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Top Charts 21-05: Widening inequality in life expectancy in the US

In this regular column, Club Vita’s longevity experts will help you visualize the often abstract world of longevity risk by introducing some of their favorite charts.


Has inequality in life expectancy between socio-economic groups in the US increased over time?


Yes. Not only does life expectancy differ between socio-economic groups in the US, but this difference has been growing over time. Recent research published by the Society of Actuaries (SoA) shows that the difference in life expectancy at 65 between the US counties with the highest and lowest Socio-economic Index Scores1 (SIS) is now over four-times greater for men and nine-times greater for women than 35 years ago.

The charts below show the progression of life expectancy at age 65 for the different socio-economic deciles from 1982 to 2018.

Source: Club Vita presentation of December 2020 version of Society of Actuaries (SoA) life tables by SIS decile as published on SoA website:

Key takeaways

  • Over this period, improvements in life expectancy at 65 have been far greater for higher socio-economic groups and we see widening inequality over time.
  • Given the differences in improvement rates, improvement scales calibrated to the average experience of the general US population may not be appropriate for projecting mortality rates for defined benefit pension plans.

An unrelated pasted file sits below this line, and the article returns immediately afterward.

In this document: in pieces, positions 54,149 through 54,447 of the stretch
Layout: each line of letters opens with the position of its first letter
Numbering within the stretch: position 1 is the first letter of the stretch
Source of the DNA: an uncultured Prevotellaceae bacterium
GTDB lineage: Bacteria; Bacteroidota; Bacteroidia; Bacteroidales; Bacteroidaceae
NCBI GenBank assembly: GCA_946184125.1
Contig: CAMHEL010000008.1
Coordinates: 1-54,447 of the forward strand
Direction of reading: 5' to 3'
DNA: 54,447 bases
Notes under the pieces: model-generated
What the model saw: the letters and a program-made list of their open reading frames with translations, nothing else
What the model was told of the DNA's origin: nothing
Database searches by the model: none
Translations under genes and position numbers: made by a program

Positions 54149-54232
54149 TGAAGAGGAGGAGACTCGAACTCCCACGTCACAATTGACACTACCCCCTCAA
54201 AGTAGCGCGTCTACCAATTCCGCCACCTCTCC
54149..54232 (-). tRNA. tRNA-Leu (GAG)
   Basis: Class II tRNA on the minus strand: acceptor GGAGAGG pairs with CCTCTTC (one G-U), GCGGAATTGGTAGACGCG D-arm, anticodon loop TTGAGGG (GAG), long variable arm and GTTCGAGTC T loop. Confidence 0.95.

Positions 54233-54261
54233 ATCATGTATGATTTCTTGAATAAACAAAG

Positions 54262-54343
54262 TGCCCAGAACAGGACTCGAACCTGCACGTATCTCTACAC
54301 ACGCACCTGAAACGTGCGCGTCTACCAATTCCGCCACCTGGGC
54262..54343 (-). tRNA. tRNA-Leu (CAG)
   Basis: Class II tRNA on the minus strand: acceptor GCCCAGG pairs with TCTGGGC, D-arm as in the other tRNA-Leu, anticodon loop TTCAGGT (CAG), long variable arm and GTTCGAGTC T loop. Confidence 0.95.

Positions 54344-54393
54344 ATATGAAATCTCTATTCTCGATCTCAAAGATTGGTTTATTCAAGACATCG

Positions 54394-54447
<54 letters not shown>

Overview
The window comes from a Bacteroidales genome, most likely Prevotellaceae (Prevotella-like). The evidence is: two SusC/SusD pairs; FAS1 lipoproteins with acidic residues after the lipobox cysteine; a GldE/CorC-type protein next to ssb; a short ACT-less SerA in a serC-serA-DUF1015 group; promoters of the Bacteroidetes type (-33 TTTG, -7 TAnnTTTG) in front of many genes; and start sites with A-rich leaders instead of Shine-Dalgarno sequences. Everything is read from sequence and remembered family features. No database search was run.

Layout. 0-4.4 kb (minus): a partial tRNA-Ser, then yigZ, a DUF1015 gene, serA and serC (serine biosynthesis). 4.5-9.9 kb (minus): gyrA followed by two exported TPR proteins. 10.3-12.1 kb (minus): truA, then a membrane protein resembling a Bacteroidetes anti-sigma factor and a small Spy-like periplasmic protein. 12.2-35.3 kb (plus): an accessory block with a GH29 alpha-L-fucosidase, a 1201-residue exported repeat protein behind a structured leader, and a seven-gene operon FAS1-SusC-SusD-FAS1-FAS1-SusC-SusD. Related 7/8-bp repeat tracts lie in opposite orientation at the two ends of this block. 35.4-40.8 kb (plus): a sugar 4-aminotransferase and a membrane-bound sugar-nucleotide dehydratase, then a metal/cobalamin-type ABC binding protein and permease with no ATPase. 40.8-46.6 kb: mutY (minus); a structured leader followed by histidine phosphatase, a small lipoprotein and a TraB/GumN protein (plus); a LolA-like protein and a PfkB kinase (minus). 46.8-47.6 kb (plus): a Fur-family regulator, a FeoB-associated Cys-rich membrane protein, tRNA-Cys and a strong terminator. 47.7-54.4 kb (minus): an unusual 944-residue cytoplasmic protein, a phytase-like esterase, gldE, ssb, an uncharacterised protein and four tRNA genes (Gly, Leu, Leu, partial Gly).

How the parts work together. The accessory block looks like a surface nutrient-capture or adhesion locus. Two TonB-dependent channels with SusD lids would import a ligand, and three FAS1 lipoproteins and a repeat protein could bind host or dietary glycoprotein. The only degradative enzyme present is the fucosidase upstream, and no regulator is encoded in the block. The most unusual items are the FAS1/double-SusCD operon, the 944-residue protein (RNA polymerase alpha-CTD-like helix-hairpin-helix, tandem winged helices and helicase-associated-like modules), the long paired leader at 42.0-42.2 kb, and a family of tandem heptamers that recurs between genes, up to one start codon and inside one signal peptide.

• Given the widening inequality, there is an increased need to capture diversity in life expectancy between individuals (and between different pension plans) when measuring baseline mortality.

The key questions are:

  • Will this inequality increase, and improvements continue at different rates for high and low socio-economic groups?
  • Have participants of defined benefit pension plans experienced significantly different improvement rates compared to the US population?
  • How can you work out where a specific pension plan’s participants sit in the range of different improvements?

What do you think?

1 The Socio-economic Index developed by the SoA is based on factors such as educational attainment, income, unemployment rates, housing levels and employment type. Each US county is scored based on responses to the American Community Survey (ACS), ranked and grouped into deciles. Mortality rates for each decile are computed and compared, enabling an assessment of trends over time for different socio-economic groups in the US.

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